She has a special fondness for Donna Vinter, who ran the G-in-L program for decades. They reconnected when Cunningham returned to the U.K. to live in 2005. “We’ve been friends ever since,” she says.

Donna sometimes invited Cunningham to speak to the Grinnell students about life in the U.K. Cunningham’s Grinnell community spans borders and decades.

Keeping up with it is worth the effort, she says. “I’ve had big returns. I’ve not had a bad experience at all being in contact with Grinnell people.”

Misha GelnarovaMisha Gelnarová
Czech Republic

For many Grinnell alumni, the friendships they forged on campus remain firmly embedded in their hearts, even years later and thousands of miles from Iowa.

“I feel like the close connection you make during your four years in (Grinnell) is just very hard to get in any other setting,” says Misha Gelnarová ’18, a native of the Czech Republic.

“It is honest, wholesome, intimate, and it runs deep,” she explains. “My Grinnell years have shaped who I am, and with Grinnellians, I am my true self — they’ve seen me at my best and worst. With them, I feel challenged and respected — I feel home.”

As an alum now who has worked in Brussels and Prague, Gelnarová says the bonds remain strong. “I think it is possible to nurture and expand your Grinnell network even thousands of miles from Iowa,” she explains.

“When a Grinnellian I know is coming to a nearby country, I take it as an excuse to meet up with as many close-by Grinnellians as possible.” She’s met up with Grinnellians in London, Berlin, Llastres (a village in northern Spain), Lisbon, Prague, Gdansk, Warsaw, and Lausanne.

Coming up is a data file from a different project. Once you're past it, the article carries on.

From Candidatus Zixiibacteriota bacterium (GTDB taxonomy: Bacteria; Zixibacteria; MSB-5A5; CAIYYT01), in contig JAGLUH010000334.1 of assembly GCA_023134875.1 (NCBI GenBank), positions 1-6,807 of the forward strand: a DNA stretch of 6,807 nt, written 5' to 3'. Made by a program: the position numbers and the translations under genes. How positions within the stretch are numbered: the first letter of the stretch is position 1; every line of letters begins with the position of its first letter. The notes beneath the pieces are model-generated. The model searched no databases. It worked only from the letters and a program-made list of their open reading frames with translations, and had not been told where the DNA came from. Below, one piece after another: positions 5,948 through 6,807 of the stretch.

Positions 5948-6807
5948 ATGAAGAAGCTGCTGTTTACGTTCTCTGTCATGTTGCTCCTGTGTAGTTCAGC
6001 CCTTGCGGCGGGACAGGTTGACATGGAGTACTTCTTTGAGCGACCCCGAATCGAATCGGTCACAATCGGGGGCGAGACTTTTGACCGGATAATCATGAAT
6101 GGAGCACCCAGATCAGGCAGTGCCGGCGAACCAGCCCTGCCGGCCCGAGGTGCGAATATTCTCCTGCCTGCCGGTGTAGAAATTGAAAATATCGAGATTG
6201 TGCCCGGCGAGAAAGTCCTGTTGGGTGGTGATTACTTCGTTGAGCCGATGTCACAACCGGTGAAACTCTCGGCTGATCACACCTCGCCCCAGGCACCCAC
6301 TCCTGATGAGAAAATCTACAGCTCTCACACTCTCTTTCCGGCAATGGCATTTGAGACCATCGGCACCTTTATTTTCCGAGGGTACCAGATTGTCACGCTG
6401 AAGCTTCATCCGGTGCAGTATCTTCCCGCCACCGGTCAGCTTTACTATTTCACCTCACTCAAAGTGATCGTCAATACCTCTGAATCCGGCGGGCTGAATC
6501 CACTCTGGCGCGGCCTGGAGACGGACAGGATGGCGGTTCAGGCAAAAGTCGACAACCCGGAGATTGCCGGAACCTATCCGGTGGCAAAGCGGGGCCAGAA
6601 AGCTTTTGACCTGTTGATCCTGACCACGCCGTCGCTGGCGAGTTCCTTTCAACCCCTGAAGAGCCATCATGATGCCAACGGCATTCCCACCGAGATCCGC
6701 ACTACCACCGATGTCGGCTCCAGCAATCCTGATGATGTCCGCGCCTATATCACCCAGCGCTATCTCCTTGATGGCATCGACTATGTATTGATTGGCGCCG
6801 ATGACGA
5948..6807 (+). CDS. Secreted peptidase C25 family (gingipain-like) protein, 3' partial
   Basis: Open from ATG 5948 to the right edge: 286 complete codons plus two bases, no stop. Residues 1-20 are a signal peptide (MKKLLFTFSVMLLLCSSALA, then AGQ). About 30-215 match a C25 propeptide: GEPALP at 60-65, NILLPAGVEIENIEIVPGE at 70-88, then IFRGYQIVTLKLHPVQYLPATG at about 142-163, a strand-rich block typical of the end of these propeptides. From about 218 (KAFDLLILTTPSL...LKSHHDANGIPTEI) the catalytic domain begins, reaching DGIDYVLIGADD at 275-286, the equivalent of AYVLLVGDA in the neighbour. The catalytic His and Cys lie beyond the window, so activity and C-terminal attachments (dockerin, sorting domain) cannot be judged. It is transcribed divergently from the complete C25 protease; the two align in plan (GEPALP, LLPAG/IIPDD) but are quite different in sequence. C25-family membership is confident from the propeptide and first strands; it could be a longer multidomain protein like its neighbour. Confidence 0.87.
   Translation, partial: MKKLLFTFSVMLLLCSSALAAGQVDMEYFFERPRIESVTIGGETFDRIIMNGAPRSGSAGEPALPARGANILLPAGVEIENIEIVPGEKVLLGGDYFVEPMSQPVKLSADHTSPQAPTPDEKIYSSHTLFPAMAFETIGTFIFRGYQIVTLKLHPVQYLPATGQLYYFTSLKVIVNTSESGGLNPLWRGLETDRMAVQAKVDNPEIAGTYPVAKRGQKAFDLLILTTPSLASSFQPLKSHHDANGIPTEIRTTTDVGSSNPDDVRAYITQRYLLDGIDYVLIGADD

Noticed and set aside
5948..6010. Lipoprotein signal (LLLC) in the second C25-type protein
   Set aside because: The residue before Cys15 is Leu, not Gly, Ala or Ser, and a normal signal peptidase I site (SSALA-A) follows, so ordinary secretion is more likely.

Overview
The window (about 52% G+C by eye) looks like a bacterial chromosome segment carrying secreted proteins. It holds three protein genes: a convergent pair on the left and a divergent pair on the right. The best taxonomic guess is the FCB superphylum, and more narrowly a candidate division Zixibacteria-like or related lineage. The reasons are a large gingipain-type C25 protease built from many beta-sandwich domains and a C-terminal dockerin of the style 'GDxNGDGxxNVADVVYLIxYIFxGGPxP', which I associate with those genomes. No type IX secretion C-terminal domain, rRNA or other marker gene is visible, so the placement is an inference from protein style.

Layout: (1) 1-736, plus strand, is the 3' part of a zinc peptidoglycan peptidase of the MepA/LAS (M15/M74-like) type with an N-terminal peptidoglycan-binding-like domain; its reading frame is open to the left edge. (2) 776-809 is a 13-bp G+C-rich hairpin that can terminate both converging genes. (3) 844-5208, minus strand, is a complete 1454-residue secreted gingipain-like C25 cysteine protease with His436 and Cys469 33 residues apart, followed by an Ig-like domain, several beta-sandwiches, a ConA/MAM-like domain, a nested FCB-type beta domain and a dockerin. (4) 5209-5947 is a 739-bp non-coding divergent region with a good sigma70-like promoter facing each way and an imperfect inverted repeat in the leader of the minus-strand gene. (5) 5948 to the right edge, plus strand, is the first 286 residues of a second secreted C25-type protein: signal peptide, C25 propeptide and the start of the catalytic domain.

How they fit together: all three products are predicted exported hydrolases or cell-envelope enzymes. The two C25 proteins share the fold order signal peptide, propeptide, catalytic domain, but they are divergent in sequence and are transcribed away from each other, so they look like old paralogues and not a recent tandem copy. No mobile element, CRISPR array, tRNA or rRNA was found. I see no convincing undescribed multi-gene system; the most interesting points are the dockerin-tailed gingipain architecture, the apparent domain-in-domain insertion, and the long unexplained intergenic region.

The Grinnell connection doesn’t seem to fade — in fact, it often grows stronger. “That’s the most beautiful part,” Gelnarová adds. “The Grinnell sense of community extends beyond the cornfields. It is about the people, their mindset, and attitudes, about the shared lived experience.”

Jiazhen ChenJiazhen Chen
Shanghai, China

Is it possible to build a Grinnell network thousands of miles from campus? “It’s more than possible,” says Jiazhen “Jason” Chen ’07.

His Grinnell connections are both personal and professional. On a recent flight home from Malaysia, he made a stop in Singapore to hang out with a Grinnellian.

Professionally, he has hosted externs and he’s looking forward to working with Grinnellian interns in Shanghai this year. The city is also home to close-knit group of Grinnell alumni who socialize often. The Grinnell connection is real, Chen says. “It’s something we can’t see or touch — but it’s there.”

Save the Date: International Alumni Listening Sessions

Alumni Council members will facilitate virtual listening sessions for international alumni on Sunday, Sept. 10, 2023, to discuss how they engage and connect with fellow Grinnellians and the College.

The Grinnells

Sarah Smith grew up just five blocks from Grinnell’s campus, and in some ways, the College played a big role in her childhood. “I went to plenty of sporting events,” she recalls. “I was very, very comfortable there.”

Young woman shows a young girl how to finger crochet while an older woman looks on. Storytime Art in the park at Arenas Park